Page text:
Posts Tagged ‘U.S. from a first-class to a second-class power’

From a First Class to a Second Class Power?

July 10, 2010

From a First Class to a Second Class Power?

Paul Kennedy, in his book, Preparing For The Twenty-First Century, sends us a warning from his vantage point. His book was copy written in 1993.

In my view, his warning resonates with increased authority in the year 2010.

What do you think?

Speaking of an economic slowdown that the U.S. has experienced over the past 60 years, he states the following:

Whatever the explanation for this slowdown, the consequences are serious for the United States with its internal and external obligations. With a high, fairly evenly distributed standard of living, a favorable current-accounts balance, and no foreign commitments, a country like Switzerland, perhaps, or Luxembourg, might suffer a long period of sluggish economic growth and the results, although depressing, might not be serious. But the United States is the world’s foremost military power, with commitments all over the globe; its wealth, while considerable, is unevenly distributed, resulting in immense social problems at home; it has a large current-accounts deficit and needs to borrow from foreigners. Given those circumstances, a prolonged period of slow growth compounds its existing problems, making it unlikely that the United States can continue to fund the same level of military security and attend to its social needs and repay its debts. A country where real weekly incomes have fallen steadily since 1973—as in this case—is ever less inclined to fund even the worthiest needs.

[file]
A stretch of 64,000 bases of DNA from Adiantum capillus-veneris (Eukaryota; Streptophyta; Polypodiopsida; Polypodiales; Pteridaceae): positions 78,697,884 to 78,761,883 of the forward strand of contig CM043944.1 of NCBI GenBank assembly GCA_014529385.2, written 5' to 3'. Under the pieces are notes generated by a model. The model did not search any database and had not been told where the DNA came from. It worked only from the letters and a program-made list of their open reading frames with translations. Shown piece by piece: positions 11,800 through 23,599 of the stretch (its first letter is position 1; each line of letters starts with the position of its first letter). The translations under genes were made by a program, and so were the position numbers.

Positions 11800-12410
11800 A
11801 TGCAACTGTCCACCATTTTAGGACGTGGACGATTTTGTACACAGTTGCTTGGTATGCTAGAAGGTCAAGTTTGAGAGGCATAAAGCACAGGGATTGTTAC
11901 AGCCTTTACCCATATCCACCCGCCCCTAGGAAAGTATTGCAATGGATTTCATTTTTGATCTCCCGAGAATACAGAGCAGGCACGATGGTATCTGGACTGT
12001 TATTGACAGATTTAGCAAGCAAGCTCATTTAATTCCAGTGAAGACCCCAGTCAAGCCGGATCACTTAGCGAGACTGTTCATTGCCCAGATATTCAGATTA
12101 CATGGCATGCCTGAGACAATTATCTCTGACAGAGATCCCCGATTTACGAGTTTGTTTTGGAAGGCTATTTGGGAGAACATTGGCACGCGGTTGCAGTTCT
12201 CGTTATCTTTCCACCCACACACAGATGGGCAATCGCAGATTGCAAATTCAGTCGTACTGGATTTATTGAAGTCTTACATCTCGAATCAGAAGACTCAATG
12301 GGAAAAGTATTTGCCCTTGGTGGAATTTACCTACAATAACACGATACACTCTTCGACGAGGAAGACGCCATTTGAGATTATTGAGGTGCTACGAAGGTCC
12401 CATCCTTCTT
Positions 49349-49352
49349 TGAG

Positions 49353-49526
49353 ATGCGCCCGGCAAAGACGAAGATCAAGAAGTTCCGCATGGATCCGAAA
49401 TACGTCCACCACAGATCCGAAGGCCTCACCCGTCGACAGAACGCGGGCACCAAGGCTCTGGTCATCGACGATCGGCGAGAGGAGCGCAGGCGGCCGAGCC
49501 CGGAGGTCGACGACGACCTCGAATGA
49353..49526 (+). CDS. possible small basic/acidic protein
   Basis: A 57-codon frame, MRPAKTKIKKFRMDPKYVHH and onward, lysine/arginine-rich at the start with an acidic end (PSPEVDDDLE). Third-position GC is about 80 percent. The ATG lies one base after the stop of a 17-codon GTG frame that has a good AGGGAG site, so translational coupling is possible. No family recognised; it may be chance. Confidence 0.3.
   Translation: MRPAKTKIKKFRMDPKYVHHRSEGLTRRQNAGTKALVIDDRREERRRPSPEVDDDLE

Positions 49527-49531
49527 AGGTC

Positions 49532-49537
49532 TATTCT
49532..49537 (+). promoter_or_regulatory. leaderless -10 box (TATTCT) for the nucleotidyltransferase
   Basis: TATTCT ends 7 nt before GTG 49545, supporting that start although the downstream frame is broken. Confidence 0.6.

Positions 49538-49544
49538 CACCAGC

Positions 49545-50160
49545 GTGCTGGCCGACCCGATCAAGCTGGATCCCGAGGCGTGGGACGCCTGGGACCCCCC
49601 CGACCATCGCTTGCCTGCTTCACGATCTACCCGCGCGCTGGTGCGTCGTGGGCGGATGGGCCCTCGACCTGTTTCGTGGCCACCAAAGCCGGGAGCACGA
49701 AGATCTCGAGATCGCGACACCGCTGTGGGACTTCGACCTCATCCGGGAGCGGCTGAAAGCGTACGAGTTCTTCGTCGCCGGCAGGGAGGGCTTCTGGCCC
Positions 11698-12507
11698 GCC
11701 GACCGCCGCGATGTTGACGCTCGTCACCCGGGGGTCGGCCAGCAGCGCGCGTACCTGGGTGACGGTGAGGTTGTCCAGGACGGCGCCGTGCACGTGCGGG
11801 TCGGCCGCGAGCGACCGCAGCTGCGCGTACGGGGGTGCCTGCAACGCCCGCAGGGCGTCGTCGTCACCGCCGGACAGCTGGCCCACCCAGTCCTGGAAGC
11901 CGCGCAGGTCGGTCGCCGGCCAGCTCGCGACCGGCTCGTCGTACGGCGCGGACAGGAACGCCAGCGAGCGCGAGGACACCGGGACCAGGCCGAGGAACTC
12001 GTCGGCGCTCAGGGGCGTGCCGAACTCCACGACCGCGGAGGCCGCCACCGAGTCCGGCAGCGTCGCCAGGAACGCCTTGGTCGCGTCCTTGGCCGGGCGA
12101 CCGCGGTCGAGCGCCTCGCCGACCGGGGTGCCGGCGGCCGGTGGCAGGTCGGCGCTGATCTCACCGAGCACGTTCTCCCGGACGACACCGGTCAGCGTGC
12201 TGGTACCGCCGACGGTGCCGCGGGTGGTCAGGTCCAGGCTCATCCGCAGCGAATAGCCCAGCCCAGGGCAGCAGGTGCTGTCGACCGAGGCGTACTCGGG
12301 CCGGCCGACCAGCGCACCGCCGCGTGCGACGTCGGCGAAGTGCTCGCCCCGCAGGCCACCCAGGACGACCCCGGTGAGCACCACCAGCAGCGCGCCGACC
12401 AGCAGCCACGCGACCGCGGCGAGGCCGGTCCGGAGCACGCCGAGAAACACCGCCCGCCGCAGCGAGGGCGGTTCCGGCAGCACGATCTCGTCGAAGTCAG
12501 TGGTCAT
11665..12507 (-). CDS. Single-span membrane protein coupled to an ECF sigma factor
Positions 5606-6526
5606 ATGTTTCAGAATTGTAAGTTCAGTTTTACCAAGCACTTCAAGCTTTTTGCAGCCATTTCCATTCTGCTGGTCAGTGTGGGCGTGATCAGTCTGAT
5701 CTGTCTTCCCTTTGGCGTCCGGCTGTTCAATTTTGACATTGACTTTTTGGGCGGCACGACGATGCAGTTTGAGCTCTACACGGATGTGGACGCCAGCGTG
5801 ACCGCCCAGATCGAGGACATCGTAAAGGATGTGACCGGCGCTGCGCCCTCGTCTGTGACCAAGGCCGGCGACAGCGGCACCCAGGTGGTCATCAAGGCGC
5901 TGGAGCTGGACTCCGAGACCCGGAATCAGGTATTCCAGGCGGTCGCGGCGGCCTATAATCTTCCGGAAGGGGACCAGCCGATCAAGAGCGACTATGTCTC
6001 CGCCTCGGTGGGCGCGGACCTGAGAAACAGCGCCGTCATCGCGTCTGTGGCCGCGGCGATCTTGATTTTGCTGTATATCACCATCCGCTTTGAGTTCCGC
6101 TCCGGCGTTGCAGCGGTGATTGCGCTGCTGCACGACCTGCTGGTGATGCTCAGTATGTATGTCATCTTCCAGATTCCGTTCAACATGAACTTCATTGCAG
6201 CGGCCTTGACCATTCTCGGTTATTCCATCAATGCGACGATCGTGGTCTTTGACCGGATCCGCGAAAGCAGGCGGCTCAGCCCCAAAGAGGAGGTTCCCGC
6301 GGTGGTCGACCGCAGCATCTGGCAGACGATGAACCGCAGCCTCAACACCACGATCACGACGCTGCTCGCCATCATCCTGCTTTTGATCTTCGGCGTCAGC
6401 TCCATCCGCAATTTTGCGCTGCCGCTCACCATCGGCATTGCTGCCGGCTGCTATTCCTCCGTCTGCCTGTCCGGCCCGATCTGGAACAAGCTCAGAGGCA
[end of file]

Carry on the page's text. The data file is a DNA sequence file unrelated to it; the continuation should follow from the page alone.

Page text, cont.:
Such a dilemma is intensified if other nations are growing faster, leading to changes in economic relationships. The leading Great Power simply cannot maintain its status indefinitely if its economy is in relative decline. Moreover, because this decline is relative and gradual, it is insidious, not dramatic; as one economic historian has noted, ‘a country whose productivity growth lags 1 percent behind other countries over one century can turn, as England did, from the world’s undisputed industrial leader into a mediocre economy it is today.’ It also turned from a first-class to a second-class power. (pps.194-195)
End of Quote.

Wake-Up America!

V. Thomas Mawhinney Ph.D. 7/10/10

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